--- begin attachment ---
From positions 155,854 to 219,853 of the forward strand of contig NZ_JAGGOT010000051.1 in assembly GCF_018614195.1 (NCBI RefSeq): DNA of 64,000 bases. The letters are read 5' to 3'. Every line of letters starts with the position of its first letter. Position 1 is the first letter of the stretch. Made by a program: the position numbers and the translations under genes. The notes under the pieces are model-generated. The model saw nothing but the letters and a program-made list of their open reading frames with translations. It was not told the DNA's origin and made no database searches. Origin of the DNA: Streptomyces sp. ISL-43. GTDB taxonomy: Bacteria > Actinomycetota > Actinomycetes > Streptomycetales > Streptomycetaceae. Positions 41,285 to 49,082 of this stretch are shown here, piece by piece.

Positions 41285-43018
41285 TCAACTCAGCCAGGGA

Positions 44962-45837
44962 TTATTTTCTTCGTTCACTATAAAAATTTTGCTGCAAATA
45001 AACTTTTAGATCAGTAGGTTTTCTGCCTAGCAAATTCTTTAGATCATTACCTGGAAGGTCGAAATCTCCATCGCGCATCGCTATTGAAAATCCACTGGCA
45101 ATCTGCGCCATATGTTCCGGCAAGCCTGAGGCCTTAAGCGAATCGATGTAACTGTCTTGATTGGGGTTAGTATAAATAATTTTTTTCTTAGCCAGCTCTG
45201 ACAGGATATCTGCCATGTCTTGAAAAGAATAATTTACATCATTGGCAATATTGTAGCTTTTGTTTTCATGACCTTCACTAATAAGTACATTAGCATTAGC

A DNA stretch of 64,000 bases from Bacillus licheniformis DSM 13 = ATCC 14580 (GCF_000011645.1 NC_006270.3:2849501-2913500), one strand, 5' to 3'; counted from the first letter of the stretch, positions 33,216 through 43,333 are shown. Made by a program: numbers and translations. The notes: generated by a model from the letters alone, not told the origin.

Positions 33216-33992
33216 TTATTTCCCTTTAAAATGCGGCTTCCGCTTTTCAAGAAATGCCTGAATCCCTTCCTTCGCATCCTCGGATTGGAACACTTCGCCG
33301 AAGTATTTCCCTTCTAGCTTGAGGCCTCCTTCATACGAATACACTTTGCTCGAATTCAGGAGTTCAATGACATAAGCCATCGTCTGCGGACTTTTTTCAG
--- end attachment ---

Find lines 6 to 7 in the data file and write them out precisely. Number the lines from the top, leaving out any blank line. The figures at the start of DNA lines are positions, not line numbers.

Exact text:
45001 AACTTTTAGATCAGTAGGTTTTCTGCCTAGCAAATTCTTTAGATCATTACCTGGAAGGTCGAAATCTCCATCGCGCATCGCTATTGAAAATCCACTGGCA
45101 ATCTGCGCCATATGTTCCGGCAAGCCTGAGGCCTTAAGCGAATCGATGTAACTGTCTTGATTGGGGTTAGTATAAATAATTTTTTTCTTAGCCAGCTCTG